Tagged with “vision problems”
In prior posts I have discussed the growing understanding in the scientific community that vision is often disrupted in subtle ways following a concussion (both the ability of the eyes to track and higher level visual processing). I noted that the introduction to a recent issue of the respected journal NeuroRehabilitation was devoted entirely to vision disturbance following TBI.
A new study just published in the journal Restorative Neurology and Neuroscience has produced evidence that a particular vision training exercise – movement figure-ground discrimination – may be very effective in improving high-level cognitive functions such as focusing and switching attention, working memory, processing speed and reading. “Dynamic cognitive remediation for Traumatic Brain Injury (TBI) significantly improves attention, working memory, processing speed, and reading speed.” Read More
One of the most common symptoms following TBI is photophobia, an intense intolerance to light that can cause significant discomfort, interfere with activities of daily living, and contribute to post traumatic headaches. It can impact the ability to work at computer screens and in well-lit offices and can cause a great deal of fatigue for patients who try to return to usual activities. Avoiding light can be very limiting. Read More
The May 16, 2017 issue of The American Journal of Sports Medicine highlights the significance of subtle changes in vision following concussion in predicting more prolonged recovery. The study found that a diagnosis of “convergence insufficiency” increased the odds of prolonged recovery by 12.3 fold. Read More
Department of Defense researchers endorse use of eye tests as an effective screening tool for acute mild traumatic brain injury (concussion)
In prior posts we have discussed the growing recognition that one of the signature symptoms of concussion is a subtle change in visual processing. Army researchers funded by the US Department of Defense have just published findings further supporting this understanding in the November 15, 2016 issue of the Journal of the Neurological Sciences.
In the published findings, the authors note that “mild” traumatic brain injury (mTBI) is sometimes difficult to diagnose because of the overlap of symptoms with other disorders such as PTSD. This has led to a quest for biomarkers or diagnostic tests (e.g. protein, imaging, cognitive, neurosensory.) This quest is especially significant for warfighters at risk for more severe “second-impact” concussions and whose lives and safety may be endangered by visual or cognitive compromises. Read More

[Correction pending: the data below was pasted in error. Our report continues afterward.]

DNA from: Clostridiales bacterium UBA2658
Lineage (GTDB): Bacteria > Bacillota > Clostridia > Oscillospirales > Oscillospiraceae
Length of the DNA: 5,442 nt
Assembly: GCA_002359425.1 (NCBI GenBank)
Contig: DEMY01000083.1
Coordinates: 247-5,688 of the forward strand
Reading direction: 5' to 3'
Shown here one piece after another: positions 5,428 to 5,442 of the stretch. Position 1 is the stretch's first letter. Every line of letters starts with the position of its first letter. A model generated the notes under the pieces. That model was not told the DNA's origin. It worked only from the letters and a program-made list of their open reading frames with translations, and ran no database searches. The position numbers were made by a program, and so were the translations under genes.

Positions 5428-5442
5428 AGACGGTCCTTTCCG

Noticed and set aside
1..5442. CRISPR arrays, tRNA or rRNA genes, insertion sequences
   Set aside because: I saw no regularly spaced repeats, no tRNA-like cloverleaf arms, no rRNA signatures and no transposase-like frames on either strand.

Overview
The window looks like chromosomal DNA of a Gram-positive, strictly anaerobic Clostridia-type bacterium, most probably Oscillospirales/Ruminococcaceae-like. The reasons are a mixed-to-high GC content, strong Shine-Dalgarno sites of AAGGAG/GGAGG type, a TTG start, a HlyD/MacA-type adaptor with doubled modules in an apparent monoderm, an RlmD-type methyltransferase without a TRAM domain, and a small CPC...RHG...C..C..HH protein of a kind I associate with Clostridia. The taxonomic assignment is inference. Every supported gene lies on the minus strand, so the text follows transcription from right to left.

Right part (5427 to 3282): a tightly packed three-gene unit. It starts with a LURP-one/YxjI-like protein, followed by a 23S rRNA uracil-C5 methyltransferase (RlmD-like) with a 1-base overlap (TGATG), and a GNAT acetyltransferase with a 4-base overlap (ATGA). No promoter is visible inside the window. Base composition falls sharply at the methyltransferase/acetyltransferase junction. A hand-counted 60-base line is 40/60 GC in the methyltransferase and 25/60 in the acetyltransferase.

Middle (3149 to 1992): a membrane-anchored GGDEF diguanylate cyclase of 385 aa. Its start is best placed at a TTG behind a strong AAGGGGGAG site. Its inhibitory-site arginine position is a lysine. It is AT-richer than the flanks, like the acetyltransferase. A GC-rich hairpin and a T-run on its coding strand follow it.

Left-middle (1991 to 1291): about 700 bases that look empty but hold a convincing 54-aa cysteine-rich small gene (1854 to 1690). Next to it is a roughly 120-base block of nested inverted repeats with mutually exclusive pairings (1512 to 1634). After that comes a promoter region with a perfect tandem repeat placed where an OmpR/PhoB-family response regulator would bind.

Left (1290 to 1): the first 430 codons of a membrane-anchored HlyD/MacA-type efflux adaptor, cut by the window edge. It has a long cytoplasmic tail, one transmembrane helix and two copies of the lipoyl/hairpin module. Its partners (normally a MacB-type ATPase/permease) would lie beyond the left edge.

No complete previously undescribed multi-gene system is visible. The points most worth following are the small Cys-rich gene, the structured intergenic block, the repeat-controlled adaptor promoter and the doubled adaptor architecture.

Different symptom patterns of concussion depend on the precise nature of the damage to the brain
Medical research is increasingly identifying the various ways a concussion can impact the brain and is providing explanations for why different symptoms persist in a subset of people diagnosed with concussion, based on the anatomy and physiology of the brain.
Much of this recent research has benefited from new techniques to “image” the brain, including various MRI techniques such as “diffusion tensor imaging” (“DTI”). In a prior post, I discussed research concerning the subset of concussed patients who experience persistent ocular (vision) and vestibular (balance) problems. A paper published online on April 15, 2014 in the journal Radiology reported that DTI imaging of patients with these symptoms revealed damage in the parts of the brain know to be associated with vision and balance. Read More
Recent literature has highlighted the prevalence of dysfunctions in vision following traumatic brain injuries of all levels of severity (including concussion.) Research published by the Veterans Administration (VA) in 2012 indicates that the percentage of TBI victims with vision problems could be as high as 60%. They explain that this prevalence is not surprising, since over 50% of the brain is involved in visual processing. Alvarez et. al. explain how visual and other symptoms occur when the brain is subjected to “acceleration/deceleration” forces: Read More